Depending on the aim of the company and the severity and character of its insolvency, different options are available.
The cheapest way for an insolvent company to save its business is to negotiate payment terms with its major creditors to, for example, delay payment. This doesn’t involve any insolvency procedures. However, it may be difficult for all the necessary creditors to reach an agreement at the same time. Moreover, the creditors are unlikely to agree to payment plans if the company has no prospect of honouring its promises to make payments at a later date. If such voluntary payment plans cannot be reached with all necessary creditors, other options will need to be considered.
Formal arrangements: Company Voluntary Agreements (CVAs) and Schemes of Arrangement
An alternative to reaching a consensual agreement (eg agreeing on a payment plan) is making formal arrangements with creditors. This option is efficient since it overcomes the hurdle posed by creditors not all agreeing on a repayment plan. Once a certain proportion of the company’s creditors (or a proportion of the creditors within a class of similar creditors) have voted in support of an arrangement, the arrangement binds all of them.
There are two possible arrangements: the Scheme of Arrangement and the Company Voluntary Arrangement (CVA).
A Scheme of Arrangement is a binding legal agreement between a company and its creditors that has been approved by the courts. Schemes of Arrangement can be used to implement a broad variety of restructuring measures (eg delaying repayment or exchanging debts for shares). Once approved by creditors and the court, a Scheme becomes binding on the relevant creditors, including secured creditors. They are flexible and can range in scope, and may be preferred as they are governed by the Companies Act 2006 rather than insolvency law, so using them helps companies avoid the stigma of using strict ‘insolvency’ practices.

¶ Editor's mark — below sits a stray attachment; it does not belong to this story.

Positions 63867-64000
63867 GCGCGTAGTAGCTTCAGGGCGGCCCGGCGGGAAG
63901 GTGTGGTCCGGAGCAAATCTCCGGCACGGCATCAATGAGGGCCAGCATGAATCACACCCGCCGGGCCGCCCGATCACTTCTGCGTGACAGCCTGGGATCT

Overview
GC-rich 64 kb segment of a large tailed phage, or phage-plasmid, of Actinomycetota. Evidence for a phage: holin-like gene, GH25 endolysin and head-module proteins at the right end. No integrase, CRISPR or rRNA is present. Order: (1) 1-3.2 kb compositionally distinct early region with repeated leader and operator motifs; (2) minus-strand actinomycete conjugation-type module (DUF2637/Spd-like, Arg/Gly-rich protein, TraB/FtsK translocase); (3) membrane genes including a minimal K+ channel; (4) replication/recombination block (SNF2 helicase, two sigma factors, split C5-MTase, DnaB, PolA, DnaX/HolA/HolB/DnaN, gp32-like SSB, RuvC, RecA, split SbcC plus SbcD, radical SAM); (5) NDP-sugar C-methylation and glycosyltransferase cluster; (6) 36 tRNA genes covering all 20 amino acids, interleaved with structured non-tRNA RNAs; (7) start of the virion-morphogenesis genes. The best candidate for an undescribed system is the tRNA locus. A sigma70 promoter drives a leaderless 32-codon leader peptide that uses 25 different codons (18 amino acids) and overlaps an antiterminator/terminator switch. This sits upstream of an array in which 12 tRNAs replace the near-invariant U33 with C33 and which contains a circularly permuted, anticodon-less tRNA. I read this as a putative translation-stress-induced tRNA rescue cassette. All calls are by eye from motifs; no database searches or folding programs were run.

A CVA is an agreement between a company and its creditors to put in place a timetable for the repayment of debts. This allows the company to attempt to trade itself out of financial difficulty. Where this isn’t possible, it’s used to achieve a better result for creditors than if the company was wound up. CVAs are usually less costly than Schemes of Arrangement because they don’t always involve the courts. However, they can be less effective as they’re often only binding on unsecured creditors.
Administration is a short-term insolvency mechanism that allows a business to continue trading whilst an appointed administrator attempts to pull the company out of insolvency so it doesn’t have to be wound up.
If a business can still be rescued but the company requires protection from creditors’ legal actions (ie claims to recover debt), administration is usually the appropriate option. Companies tend to enter administration first, followed by, if required, formal arrangements or liquidation.
Distinct features of administration include:
the suspension of creditors’ rights to take specific actions without the administrator’s or court’s consent (known as a ‘moratorium’)
the appointment of an administrator who takes over the management of the company
For more information, read Administration.
Liquidation is an insolvency process used for companies that cannot be saved (eg once administration has failed). Liquidation is usually the last resort for companies. Its primary function is to sell the company’s assets for cash to repay the debts owed to creditors. There are two types of liquidation: compulsory liquidation and voluntary liquidation.
For more information, read Liquidation and Closing a limited company, and see our Checklist for closing your company.